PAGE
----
As I begin my 35th year at Stoneybrooke, I have been doing quite a bit of wandering “down memory lane.” Being the head of such an amazing school and ministering along side such amazing people has created quite a mental warehouse full of choice recollections.
At staff retreat, I was sharing about the first day of school in 1983. Dennis Bock and I had stayed late the night before getting everything ready. We came back just a few hours later and realized that I had locked all the schedules and notes for the first day in my office. And, I did not have a key.
We had to hoist up a little kid, push back the ceiling tiles, hang him over the edge of the sheet rock and drop him to the floor. He opened the door for me and we were able to start school!
Like everyone, I have hundreds of stories that I enjoy remembering and sharing.
But “remembering” from a Biblical perspective is much more than just flipping through our mental file cabinet of yesterday’s events. The Old Testament word for “remember” is “zakar.” It occurs over 230 times in the Hebrew text. And it does not just refer to a recollection of information.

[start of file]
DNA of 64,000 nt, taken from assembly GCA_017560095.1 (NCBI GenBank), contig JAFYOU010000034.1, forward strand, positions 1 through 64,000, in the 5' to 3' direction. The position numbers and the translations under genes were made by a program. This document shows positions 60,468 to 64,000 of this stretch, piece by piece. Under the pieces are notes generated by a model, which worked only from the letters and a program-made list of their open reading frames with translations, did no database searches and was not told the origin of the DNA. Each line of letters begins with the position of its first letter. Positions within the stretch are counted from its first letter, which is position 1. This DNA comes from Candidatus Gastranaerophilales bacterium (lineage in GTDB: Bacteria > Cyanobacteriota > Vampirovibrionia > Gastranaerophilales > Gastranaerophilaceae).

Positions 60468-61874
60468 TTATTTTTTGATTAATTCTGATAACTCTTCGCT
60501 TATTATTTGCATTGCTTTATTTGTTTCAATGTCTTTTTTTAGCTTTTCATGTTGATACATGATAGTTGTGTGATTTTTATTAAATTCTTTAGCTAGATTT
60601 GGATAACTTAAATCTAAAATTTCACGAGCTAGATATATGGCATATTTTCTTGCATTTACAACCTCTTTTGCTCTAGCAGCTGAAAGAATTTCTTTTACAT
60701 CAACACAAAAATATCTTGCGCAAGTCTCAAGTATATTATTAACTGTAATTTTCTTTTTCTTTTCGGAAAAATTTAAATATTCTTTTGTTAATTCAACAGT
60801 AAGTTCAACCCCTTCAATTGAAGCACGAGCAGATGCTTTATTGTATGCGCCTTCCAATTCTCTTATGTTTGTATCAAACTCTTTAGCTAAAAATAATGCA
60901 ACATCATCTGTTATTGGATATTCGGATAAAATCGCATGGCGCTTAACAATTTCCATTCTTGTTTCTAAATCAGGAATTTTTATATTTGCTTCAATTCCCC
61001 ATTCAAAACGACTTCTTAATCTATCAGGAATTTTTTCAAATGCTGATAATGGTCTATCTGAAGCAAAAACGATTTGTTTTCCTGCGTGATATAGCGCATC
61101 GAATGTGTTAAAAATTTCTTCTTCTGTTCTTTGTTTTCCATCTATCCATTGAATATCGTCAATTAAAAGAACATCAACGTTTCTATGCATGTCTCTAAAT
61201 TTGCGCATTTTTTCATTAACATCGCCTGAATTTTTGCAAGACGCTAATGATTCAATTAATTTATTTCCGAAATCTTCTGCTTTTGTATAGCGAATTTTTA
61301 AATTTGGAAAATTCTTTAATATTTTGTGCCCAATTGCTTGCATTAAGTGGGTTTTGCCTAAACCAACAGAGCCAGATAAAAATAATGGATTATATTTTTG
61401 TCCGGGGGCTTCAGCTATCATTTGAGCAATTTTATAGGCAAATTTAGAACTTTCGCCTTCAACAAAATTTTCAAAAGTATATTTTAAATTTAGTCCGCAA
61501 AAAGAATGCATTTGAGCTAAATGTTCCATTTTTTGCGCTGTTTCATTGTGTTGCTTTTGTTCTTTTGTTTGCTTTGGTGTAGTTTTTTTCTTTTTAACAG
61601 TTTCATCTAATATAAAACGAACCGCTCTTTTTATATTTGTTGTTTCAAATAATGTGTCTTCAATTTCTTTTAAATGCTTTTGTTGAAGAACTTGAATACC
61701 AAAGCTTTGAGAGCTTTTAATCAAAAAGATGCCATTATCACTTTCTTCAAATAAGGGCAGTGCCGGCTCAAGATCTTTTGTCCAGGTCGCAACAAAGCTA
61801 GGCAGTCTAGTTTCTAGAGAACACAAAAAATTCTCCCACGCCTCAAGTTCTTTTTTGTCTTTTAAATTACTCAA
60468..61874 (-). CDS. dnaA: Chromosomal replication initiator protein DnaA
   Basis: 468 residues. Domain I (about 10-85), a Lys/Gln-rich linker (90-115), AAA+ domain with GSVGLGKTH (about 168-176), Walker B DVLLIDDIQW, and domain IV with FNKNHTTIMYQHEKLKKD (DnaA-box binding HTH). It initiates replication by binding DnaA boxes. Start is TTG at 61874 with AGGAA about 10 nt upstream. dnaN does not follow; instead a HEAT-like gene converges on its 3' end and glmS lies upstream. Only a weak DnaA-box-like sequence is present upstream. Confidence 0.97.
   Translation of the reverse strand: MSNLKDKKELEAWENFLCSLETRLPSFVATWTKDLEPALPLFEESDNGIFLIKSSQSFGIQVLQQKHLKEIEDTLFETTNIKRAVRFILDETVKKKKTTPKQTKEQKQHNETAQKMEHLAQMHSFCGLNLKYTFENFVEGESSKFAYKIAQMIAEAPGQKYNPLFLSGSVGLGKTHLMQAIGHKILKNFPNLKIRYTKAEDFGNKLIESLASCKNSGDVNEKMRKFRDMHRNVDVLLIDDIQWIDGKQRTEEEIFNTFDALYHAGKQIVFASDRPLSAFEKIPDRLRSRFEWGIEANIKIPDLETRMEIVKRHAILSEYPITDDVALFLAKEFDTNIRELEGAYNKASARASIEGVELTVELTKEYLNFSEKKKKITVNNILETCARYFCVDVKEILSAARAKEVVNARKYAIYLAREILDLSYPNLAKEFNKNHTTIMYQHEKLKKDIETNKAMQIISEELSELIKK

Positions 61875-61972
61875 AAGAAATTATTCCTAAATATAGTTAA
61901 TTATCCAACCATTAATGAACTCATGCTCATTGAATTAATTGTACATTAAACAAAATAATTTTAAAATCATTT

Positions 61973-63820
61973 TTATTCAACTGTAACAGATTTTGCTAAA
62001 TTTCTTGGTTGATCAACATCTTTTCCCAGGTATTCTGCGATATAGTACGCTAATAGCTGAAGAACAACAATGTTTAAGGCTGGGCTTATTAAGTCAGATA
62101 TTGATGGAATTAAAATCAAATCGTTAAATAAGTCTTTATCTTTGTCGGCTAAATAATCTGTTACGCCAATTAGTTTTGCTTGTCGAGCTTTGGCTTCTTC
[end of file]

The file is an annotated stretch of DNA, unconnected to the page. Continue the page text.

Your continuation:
This term is all about remembering the past in a very specific manner so those facts have an impact on the present and or the future. It is a focus that results in some action. Let me give an example.
In Genesis 9, God says that whenever He brings clouds over the earth and a rainbow appears, He will remember…. He will remember the covenant He made with Noah and will never again allow the waters to destroy the earth. His remembrance results in His faithful action.
In I Samuel 7, Israel wins the battle against the Philistines and they are told to put up an Ebenezer stone of remembrance. He wanted to remind Israel “Thus far, the Lord has helped us…” And of course, He will continue to do so.
Over and over in Deuteronomy, God repeats the phrase, “Remember you were slaves in Egypt…” He didn’t want them to just focus on the horrors of that experience. Instead He wanted that memory to spark their confidence that just as He had led them out of that terrible experience, He could be trusted with their future.
Remembering God’s faithfulness to ourselves, our families, our churches and our communities sets us up to be ready for His next encounter. An old memory might be sweet for a moment, but a full remembrance of God’s grace will turn our attention to the next application of that grace.
So, let us do our remembering for a purpose: “…We will tell the next generation the praiseworthy deeds of the Lord.” (Ps. 78:2-4)